Uber has been in the press recently over TfL not renewing its licence to operate. But less reported has been the latest stage in its fight about whether its drivers are self-employed. Joseph Lappin looks at this in more detail.
TFL’s decision not to renew Uber’s licence is still grabbing the headlines. Despite its name being splashed across the front pages of the London and national press in the last few weeks, Uber’s appeal against the Employment Tribunal’s decision that its drivers are workers (as opposed to being self-employed) at the Employment Appeal Tribunal last week has not been widely reported in the press.
Although fact sensitive, the outcome of the appeal will be of relevance not just to Uber and its drivers but to anyone engaging or providing services in the so called ‘gig economy’. This is especially the case in light of the findings of the recent Taylor Review into modern working practices.
Broadly speaking, there are three categories of wage earner: employee, worker and self-employed. An individual’s employment status will determine their legal rights, such as how they are paid and their tax position (although there is no worker category for tax purposes).
It would require a separate article to set out the differences between the three groups in any detail. In crude terms, most statutory employment protections only apply to employees (as long as they satisfy qualifying criteria), some apply to workers and very few to self-employed contractors or consultants.
The Uber case is an example of the Employment Tribunal deciding that the claimants, the drivers, should benefit from some statutory employment protection despite Uber’s protestations that the drivers are genuinely self-employed. The effect of the Tribunal’s decision that the drivers are workers is that they are entitled to be paid holiday pay and the national minimum wage (which they would not otherwise receive as self-employed persons). Given the large number of Uber drivers operating in the UK, the financial cost to Uber is potentially vast.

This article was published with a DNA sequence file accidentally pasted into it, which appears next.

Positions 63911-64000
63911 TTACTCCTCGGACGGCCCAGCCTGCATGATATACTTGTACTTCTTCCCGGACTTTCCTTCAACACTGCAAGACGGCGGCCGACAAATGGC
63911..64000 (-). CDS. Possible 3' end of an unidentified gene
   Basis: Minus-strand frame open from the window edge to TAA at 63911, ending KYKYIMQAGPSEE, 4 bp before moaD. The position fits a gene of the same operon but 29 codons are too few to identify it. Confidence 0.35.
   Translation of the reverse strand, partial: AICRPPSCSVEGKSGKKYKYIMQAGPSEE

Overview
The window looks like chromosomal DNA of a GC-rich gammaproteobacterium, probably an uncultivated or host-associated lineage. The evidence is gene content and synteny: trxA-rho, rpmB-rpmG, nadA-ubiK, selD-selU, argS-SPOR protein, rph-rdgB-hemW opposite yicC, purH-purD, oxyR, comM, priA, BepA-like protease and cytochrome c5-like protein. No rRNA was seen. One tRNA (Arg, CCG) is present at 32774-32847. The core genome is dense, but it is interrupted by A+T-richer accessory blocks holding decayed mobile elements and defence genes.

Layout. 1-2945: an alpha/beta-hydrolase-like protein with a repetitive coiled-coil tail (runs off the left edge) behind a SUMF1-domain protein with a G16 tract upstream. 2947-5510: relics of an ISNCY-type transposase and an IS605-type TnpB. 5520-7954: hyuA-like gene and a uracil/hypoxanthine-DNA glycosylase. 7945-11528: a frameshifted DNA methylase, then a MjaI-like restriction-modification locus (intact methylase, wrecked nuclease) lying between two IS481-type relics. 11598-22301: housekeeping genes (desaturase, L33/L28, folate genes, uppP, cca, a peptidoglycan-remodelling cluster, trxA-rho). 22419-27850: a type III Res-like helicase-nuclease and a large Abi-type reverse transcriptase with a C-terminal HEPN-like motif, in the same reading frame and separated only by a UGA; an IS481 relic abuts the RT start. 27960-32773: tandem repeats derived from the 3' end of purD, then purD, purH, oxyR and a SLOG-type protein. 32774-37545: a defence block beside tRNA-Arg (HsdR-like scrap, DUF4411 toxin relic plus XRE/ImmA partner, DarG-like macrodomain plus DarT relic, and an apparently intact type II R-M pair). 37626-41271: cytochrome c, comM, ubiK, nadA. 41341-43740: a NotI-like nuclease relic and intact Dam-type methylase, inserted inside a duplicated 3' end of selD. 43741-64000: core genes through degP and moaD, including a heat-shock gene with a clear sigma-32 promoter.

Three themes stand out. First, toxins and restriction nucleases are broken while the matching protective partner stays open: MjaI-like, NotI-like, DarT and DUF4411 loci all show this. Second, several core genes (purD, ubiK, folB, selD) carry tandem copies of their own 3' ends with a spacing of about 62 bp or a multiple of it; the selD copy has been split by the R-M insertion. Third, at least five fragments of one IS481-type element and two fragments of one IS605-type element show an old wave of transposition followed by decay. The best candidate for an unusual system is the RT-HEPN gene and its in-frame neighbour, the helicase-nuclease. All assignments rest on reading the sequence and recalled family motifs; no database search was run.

Only an Employment Tribunal can determine an individual’s employment status but a wealth of case law has established the key principles for establishing whether somebody is an employee, self-employed or a worker.
Requirements for employer status
The 1968 case of Ready Mixed Concrete is a favourite of law students and practitioners alike. This case sets out the “irreducible minimum” for the existence of an employer-employee relationship. Although the facts of each scenario must be assessed on a case-by-case basis, generally, in order for an employment contract to exist, the individual must:
- Provide a service personally – in other words, the individual must do the work and cannot send a substitute to do the work for them;
- Be under the direction or control of the employer and follow the employer’s instructions and policies; and
- Accept the work provided by the employer (who will pay the employee to perform it).
The same considerations are relevant when considering if an individual is a worker but the pass mark is lowered. In the Uber case, the Employment Tribunal held that to the extent required for worker status the role of the drivers satisfied these three principles.
Engaging a consultant